Health Highlights: July 8, 2010

By on July 8, 2010

Here are some of the latest health and medical news developments, compiled by the editors of HealthDay:

Don’t Use Qualaquin To Treat Leg Cramps: FDA

The malaria drug Qualaquin should not be used to treat or prevent leg cramps because there’s a risk of serious blood disorders and other adverse events, the U.S. Food and Drug Administration warns.

The agency has only approved the drug to treat malaria but it’s most often used in the United States to treat leg cramps, the Wall Street Journal reported.

Between April 2005 and Oct. 1, 2008, there were 38 reported cases of serious adverse events associated with quinine, the active ingredient in Qualaquin, the FDA said.

The cases included 24 blood-disorder conditions, four cardiovascular events, and 10 miscellaneous events such as hearing loss, rash, drug interaction, electrolyte imbalance and gastrointestinal problems, the Journal reported.

Among patients with a blood disorder, 21 were hospitalized and two died, the FDA said.


Doctors Perform 1st Face Transplant Including Eyelids, Tear Ducts

A 35-year-old man who underwent the world’s first full-face transplant including eyelids and tear ducts is doing well, according to the French doctor who did the surgery.

Dr. Laurent Lantieri performed the transplant June 27 at the Henri Mondor Hospital in the Paris suburb of Creteil. Neither he nor the hospital provided any more information about the patient, who has a genetic disorder, or the donor, the Associated Press reported.

Experts said the transplant further advances efforts to provide new faces and lives for disfigured patients.

This is a “considerable achievement,” said Neil Huband, a spokesman for the U.K. Facial Transplantation Research Team, based at the Royal Free Hospital in London, the AP reported.

This is the 12th face transplant worldwide since the first successful one was performed in France in 2005. In that case, doctors replaced the nose, mouth and chin of a woman whose face had been disfigured by a dog attack.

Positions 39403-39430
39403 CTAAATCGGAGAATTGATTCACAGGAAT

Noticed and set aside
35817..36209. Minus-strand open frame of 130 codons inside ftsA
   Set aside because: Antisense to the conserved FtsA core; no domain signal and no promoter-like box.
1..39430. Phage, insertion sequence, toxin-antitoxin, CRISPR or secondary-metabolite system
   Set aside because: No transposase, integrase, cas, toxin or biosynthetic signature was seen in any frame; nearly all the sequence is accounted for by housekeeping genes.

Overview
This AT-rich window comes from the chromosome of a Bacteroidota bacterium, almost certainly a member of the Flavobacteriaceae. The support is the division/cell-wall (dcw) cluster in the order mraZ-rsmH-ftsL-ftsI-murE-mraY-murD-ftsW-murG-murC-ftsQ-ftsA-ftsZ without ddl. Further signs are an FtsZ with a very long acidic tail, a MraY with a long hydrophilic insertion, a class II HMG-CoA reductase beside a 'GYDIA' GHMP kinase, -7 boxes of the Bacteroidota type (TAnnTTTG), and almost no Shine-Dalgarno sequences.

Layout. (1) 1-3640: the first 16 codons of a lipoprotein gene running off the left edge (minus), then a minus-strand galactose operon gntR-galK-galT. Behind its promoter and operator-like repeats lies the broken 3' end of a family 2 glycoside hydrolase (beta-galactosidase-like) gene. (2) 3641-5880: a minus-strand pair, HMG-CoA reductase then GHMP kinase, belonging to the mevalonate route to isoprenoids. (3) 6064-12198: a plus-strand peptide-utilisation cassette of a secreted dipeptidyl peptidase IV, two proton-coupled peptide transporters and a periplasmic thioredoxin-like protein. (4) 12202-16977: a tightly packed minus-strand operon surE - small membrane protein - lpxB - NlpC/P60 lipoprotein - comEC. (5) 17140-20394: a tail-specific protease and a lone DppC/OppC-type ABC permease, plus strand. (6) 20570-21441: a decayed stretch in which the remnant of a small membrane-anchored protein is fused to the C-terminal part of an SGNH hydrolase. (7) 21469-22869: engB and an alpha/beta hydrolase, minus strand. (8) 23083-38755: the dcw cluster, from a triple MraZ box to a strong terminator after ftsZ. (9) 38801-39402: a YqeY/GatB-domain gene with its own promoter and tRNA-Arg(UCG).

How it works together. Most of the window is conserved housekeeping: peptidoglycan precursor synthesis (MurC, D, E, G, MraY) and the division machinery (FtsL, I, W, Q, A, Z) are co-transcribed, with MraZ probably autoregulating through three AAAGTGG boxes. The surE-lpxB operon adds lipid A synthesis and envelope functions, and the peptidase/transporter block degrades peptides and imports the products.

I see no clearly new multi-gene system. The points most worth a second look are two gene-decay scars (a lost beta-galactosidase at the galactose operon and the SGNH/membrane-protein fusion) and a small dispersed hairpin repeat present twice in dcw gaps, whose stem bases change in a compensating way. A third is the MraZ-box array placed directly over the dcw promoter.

Obesity Leads to Inactivity in Kids: Study

A new study challenges the widely held belief that a lack of exercise leads to obesity in children.

The 11-year study, which included more than 200 children in Plymouth, England, suggests that putting on excess weight leads to inactivity in children — instead of the other way around — and that anti-obesity programs need to focus more on diet than exercise, BBC News reported.

Because they may have a negative body image, overweight and obese children might decide not to participate in exercise and sports, the study authors said. In addition, children who are too heavy may be more likely to suffer discomfort and pain during exercise.

The study appears in the journal Archives of Disease in Childhood.

While the findings offer new insight, the wider health benefits of exercise for children need to be considered, Dr. David Haslam, of the National Obesity Forum in Great Britain, told BBC News.

“What we shouldn’t do is take the paper at face value and allow lean children to be as lazy as they please, as that would be a catastrophic mistake,” he warned.


New Rules May Ease Veterans’ Claims for PTSD Compensation

New regulations will eliminate a requirement that U.S. veterans document specific incidents — such as firefights, mortar attacks or bomb blasts — when they apply for post-traumatic stress syndrome-related compensation.

Under the new rule, which could take effect as early as Monday, veterans of all wars will be eligible for compensation if they can prove they served in a war zone in a role consistent with events they say caused their condition, The New York Times reported.

Veterans have long complained that finding documents about specific incidents that triggered PTSD was an extremely time-consuming and sometimes impossible task.

One provision of the new rule that’s causing concern is that a final decision of a veteran’s case will be made by a psychiatrist or psychologist who works for the Department of Veterans Affairs. Veterans’ advocates fear this requirement could be used by the VA to sharply limit approvals of PTSD-related compensation, the Times reported.

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